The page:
In 1854 Robert Hunt published a process with which he coated paper with an iron-based light sensitive chemical, exposed a glass negative in contact with the paper, and then washed the weak image that subsequently printed out with a strong solution of gold. While the images so produced exhibited the highest quality of any photographic prints at that time, Hunt's process never attracted a following, presumably because of the expense and the purple color. A variation on that process, the so-called "Chrysotype Rex", was revived early in the 21st century. In the process, the printer exposes a weak image on ferric oxalate and then washes that with an 8% solution of gold chloride. The process did not rise to the level of a full-toned photographic image as defined to the eye by printing in palladium, platinum, or silver. 

Late in the 20th century, Richard Sullivan announced a variation on his Ziatype formula in which he substituted gold for the lithium palladium. The images so printed are coarse, contrasty, and red. Ten years later, a Scottish university don -- the same one who preposterously claimed to have invented the glass coating rod -- announced a chrysotype process that was essentially Sullivan's formula with the strength of the gold solution roughly tripled. The new chrysotype proved unsatisfactory for true pictorial photographic images, limited as it was to a range of approximately 6 or 7 steps from its weak blacks to blown highlights.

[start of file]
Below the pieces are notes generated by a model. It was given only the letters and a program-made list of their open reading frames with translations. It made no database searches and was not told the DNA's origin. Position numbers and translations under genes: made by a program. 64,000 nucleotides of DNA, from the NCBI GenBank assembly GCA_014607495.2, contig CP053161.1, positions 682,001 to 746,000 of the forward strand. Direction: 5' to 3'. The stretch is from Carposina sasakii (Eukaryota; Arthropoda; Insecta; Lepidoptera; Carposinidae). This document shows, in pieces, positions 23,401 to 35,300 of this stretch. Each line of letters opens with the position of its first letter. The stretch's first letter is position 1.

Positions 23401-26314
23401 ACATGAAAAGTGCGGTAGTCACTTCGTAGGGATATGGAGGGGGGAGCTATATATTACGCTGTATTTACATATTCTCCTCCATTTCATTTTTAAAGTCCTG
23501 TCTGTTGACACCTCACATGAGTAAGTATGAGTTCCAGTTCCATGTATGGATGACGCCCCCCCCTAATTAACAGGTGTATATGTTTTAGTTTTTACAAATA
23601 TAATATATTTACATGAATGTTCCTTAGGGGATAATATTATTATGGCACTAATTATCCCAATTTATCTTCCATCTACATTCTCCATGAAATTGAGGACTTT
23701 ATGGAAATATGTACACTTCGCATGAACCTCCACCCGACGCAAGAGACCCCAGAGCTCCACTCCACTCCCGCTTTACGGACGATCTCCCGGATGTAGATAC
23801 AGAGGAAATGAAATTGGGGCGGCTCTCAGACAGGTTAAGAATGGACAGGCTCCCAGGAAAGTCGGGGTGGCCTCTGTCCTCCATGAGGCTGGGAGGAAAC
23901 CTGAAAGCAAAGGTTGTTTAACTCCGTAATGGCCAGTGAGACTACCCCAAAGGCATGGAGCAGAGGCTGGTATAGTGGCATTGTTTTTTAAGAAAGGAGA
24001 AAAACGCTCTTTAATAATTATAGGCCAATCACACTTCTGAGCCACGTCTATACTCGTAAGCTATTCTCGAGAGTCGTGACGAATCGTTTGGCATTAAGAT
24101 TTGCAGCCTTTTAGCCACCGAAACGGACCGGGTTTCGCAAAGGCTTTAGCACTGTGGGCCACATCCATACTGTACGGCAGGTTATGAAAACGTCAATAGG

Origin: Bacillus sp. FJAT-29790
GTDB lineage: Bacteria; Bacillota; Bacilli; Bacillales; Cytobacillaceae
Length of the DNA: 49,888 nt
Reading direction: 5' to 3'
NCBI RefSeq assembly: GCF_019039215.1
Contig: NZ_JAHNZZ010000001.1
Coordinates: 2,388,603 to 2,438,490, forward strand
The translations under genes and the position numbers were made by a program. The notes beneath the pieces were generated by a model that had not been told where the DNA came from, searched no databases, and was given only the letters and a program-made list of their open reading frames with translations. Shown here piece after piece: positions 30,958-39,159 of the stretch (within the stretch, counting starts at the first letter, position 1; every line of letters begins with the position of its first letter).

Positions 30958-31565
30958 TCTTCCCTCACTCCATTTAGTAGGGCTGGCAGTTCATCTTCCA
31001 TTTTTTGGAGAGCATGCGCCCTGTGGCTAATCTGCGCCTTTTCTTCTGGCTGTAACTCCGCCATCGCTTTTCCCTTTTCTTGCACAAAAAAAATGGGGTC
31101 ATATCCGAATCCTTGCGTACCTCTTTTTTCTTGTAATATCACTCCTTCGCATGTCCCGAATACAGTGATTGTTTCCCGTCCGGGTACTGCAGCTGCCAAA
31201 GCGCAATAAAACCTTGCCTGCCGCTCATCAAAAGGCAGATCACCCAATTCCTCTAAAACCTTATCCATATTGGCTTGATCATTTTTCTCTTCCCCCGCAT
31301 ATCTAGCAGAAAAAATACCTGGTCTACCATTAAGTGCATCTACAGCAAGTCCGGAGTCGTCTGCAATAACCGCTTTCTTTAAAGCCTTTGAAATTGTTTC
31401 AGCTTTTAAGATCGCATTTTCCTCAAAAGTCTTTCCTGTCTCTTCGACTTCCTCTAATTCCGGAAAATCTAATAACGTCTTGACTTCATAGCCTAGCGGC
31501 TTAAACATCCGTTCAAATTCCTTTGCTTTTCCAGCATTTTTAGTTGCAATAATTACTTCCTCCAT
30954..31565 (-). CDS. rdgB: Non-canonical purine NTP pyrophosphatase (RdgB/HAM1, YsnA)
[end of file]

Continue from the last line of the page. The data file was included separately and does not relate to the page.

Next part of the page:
In August 2011, Richard Eugene Puckett took an entirely new (and utterly successful) approach to printing photographic images in gold. That approach is the Chrysotype Supreme. The principle underlying the Chrysotype Supreme (and the Platinotype Supreme, Palladiotype Supreme, Rhodiotype Supreme, Auridiotype Supreme, Karytype Supreme, and Iridiotype Supreme) is that replacing the ferric iron in a light-sensitive double ferric oxalate/citrate/tartrate with a compound iron, ferric-ferrous iron, initiates reduction of the nobler metal sooner, with faster and thorough image-forming. Ammonium ferric-ferrous oxalate, or other double ferric-ferrous oxalates, or ammonium ferric-ferrous citrate eliminate the need not only for development, but for the old 19th century technique of paper hydration. All of the above cited Supreme processes fully print out true photographic images on dry paper. The photographs are distinguishable from palladium only in the slight to significant color cast to the image. That color is controlled by the dampness or dryness of the paper; a print made on fully dry paper is generally gray scale, like platinum.  If the sensitzer was slightly damp, the image usually takes purple case; with very damp sensitizer, the image usually takes a red cast. A pink cast, with obvious grain, (which a printer in Australia speciously calls "blushing chrysotypes") is obtained by adding a small amount of palladium to the gold and printing with very damp sensitizer. The printer controls contrast in three different ways: selecting a more or less contrasty iron compound, as appropriate, or by mixing either of two double ferric oxalates with ammonium ferric citrate, or by varying the number of drops of ascorbic acid added to a known volume (strongly suggested as 10 ml) of the iron compound.